Director Dmitriev Brings Home the View in Arthur Miller’s A VIEW FROM THE BRIDGE

The Workshop’s Alex Dmitriev, exceptional actor and director, has pulled out the stops with his direction of A VIEW FROM THE BRIDGE that just opened in Brooklyn at the Waterfront Barge Museum.

Here’s what amNY had to say:

Arthur Miller’s ‘A View From the Bridge’ returns to its Brooklyn roots at the Waterfront Barge Museum

The tragic play is based on the Red Hook dockworkers of the 1950s.

A View From The Bridge

A View From The Bridge” by Arthur Miller is coming to Brooklyn’s Waterfront Barge Museum this summer. From left: Claire Beckman, Maggie Horan, Rich O’Brien. Photo Credit: Doug Barron

Alex Dmitriev has a tricky task ahead of him — the city-based director and his cast are performing an Arthur Miller play aboard the Waterfront Barge Museum in Red Hook.

The barge, which gives the crew about 27 feet to work with, will become the backdrop of the tragic Brooklyn-centric play “A View From the Bridge.”

Because of the barge’s layout, the audience will sit about a foot or two from the actors as they spring from one side to the other. One half of the “stage” will be a family apartment and the other will be the street, an office and a jail, Dmitriev told amNewYork.

Dmitriev has directed several Arthur Miller plays before, but this one is quite different.

“In the middle of that there is a beam that holds the roof up, so we’re constantly worried about sight lines and the movement of the characters in the space and that it doesn’t block somebody,” he said. “But it’s very open and flowing. There are no doors and there will be movement with light and actors who will be moving in and out of the space.”

Actually set in Red Hook, the play, which Miller likened to a Greek tragedy, both calls back to Brooklyn’s past and our present.

Miller, perhaps best known for his play “Death of a Saleseman,” died in 2005.

Set in the 1950s, the play features Eddie Carbone, a longshoreman (someone who loads and unloads ships), who lives in Red Hook with his wife, Beatrice, and their orphaned niece, Catherine. When Beatrice’s relatives arrive from Italy to work on the docks, Eddie gets an attitude.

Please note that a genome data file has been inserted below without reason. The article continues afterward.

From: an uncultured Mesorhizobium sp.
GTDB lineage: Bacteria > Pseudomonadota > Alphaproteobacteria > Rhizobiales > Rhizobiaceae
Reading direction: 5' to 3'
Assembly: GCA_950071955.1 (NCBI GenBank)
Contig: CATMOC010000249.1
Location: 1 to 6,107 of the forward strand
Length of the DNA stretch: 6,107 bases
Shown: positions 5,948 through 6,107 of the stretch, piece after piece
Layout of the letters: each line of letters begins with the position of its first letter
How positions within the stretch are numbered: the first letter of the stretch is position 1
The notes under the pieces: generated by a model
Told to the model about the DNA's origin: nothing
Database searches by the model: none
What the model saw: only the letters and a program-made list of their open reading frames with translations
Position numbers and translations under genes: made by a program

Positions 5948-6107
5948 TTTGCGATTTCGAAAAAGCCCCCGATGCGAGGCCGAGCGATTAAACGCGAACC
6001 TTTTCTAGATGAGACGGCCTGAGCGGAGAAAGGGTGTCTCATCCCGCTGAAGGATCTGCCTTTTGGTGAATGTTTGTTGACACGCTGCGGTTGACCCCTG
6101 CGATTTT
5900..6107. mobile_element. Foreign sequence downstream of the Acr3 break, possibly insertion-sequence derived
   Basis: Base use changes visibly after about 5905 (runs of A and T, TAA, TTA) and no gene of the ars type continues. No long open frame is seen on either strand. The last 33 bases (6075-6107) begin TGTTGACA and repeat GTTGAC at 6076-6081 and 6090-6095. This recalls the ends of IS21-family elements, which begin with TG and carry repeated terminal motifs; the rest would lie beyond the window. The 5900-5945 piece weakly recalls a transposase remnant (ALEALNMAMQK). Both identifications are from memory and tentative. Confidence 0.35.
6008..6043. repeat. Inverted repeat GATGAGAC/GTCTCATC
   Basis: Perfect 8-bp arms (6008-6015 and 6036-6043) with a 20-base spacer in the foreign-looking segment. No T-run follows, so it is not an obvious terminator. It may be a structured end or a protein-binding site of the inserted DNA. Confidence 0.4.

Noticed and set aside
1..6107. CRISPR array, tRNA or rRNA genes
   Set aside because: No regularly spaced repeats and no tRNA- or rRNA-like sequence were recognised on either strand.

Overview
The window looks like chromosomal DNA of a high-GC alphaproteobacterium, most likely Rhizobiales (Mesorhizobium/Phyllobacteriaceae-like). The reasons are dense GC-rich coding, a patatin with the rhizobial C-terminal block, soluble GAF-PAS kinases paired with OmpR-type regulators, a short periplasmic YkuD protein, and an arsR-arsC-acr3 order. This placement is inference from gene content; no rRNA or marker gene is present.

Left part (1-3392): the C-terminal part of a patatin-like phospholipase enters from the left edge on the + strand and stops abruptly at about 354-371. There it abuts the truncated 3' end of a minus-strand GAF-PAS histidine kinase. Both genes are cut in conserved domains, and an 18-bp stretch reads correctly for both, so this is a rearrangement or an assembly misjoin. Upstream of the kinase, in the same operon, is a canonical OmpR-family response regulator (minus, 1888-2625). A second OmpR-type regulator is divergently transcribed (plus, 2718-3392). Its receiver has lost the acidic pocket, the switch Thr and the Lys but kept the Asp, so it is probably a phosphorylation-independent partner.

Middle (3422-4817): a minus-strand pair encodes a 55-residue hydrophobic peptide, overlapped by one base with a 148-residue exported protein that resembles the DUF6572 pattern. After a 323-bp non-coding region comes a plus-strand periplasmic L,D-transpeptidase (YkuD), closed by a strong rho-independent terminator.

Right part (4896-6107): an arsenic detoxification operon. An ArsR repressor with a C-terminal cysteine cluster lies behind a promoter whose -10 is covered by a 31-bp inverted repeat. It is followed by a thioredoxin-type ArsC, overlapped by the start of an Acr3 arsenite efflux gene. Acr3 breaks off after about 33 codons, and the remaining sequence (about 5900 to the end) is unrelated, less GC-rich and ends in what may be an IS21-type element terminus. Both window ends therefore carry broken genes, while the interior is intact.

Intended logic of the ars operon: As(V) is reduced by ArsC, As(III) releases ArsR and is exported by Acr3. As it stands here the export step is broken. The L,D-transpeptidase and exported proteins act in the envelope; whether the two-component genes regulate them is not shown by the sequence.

Without revealing too much, “Eddie is a flawed Everyman like most of Miller’s leading men,” according to a statement Claire Beckman, the show’s producing artistic director and co-founder of Brave New World Repertory Theatre. “But he is also xenophobic, homophobic, patriarchal, white and working class. He does his fair share of ‘mansplaining,’ while he struggles with inappropriate feelings for his 17-year-old niece. He checks every box for the tragically flawed American male in 2018.”

The play is “jam-packed” full of issues and isn’t about a single concept, Dmitriev added.

From start to finish, the audience will watch Eddie “take steps that lead him to his destiny,” Dmitriev added. “They take him to a place he never would have imagined — that is the tragedy.”

And since the audience will be closer than ever, they’ll likely be even more sucked into the story than they might be in a regular theater setting.

The intimacy of it, or a detail they notice up close, could pull them in and won’t let them go — it’s a more focused experience, Dmitriev said.

Plus, performing in the neighborhood it’s set in makes it all the more real. Some of the street names mentioned in “A View From the Bridge” are still around.

Miller formed the idea for the play from a story he heard from the Red Hook docks, too.

“It’s a great story, and it’s so well-written,” Dmitriev said. “Hopefully we will entertain you, make you cry and walk away with the sense of having a ‘full meal.’”

Brave New World Repertory Theatre, which is putting on the show, has done numerous performances in unconventional places, including on the porches of Victorian homes in Flatbush for “To Kill A Mockingbird” in 2005.

“A View From the Bridge” will run from May 31 to June 24 at 8 p.m. each night at the barge (290 Conover St.). Tickets are $25.

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